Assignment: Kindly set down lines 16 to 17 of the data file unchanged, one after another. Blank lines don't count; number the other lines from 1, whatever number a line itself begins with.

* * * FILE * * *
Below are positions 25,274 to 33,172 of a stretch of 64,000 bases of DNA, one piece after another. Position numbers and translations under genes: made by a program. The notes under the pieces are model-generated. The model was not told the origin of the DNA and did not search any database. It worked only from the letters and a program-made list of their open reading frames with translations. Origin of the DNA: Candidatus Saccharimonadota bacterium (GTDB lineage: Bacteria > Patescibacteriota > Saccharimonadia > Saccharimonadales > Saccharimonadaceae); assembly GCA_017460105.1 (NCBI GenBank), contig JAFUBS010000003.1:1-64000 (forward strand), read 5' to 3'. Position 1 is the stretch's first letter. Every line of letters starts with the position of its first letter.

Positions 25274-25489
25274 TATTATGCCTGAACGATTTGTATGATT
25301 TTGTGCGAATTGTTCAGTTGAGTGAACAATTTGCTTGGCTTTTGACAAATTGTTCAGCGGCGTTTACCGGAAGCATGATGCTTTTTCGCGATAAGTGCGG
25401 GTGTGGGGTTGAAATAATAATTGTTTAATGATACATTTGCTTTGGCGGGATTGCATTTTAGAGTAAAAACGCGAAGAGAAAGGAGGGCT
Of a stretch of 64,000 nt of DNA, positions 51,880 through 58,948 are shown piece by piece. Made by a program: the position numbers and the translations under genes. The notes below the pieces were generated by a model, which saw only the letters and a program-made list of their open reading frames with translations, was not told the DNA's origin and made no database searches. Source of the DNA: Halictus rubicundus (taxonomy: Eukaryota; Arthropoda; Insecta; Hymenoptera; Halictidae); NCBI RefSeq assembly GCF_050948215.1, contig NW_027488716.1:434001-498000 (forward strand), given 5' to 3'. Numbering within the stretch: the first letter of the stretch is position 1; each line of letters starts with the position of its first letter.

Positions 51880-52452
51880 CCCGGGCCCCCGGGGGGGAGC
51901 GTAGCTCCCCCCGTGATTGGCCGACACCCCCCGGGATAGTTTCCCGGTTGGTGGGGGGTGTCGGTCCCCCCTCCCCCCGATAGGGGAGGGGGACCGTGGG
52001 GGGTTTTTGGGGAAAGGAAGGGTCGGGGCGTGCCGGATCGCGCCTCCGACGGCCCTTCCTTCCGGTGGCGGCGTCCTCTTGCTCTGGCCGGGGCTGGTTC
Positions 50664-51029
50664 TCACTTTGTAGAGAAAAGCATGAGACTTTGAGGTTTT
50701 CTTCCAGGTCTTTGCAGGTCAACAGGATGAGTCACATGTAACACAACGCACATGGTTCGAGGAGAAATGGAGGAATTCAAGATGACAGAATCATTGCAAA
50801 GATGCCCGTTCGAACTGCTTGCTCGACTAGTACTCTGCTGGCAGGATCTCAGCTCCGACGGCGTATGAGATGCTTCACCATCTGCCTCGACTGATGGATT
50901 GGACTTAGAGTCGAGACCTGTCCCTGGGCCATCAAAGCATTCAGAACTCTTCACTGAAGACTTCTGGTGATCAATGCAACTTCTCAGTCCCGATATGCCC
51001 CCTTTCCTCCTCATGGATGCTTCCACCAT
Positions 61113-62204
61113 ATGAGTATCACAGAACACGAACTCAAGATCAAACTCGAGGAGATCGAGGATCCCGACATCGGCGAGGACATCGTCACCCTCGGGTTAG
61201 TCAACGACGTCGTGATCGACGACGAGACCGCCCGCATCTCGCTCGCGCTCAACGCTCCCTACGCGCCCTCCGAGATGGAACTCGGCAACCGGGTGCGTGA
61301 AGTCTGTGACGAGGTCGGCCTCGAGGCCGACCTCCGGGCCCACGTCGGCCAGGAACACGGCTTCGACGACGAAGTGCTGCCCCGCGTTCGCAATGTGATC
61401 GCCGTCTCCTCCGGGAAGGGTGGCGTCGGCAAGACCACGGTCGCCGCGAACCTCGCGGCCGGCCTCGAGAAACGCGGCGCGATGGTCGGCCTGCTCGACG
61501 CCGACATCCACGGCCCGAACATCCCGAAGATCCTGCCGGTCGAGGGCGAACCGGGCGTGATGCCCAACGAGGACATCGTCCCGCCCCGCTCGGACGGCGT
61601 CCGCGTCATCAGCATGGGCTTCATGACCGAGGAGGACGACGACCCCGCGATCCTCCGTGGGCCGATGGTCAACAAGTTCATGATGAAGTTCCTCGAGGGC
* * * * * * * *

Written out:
51001 CCTTTCCTCCTCATGGATGCTTCCACCAT
Positions 61113-62204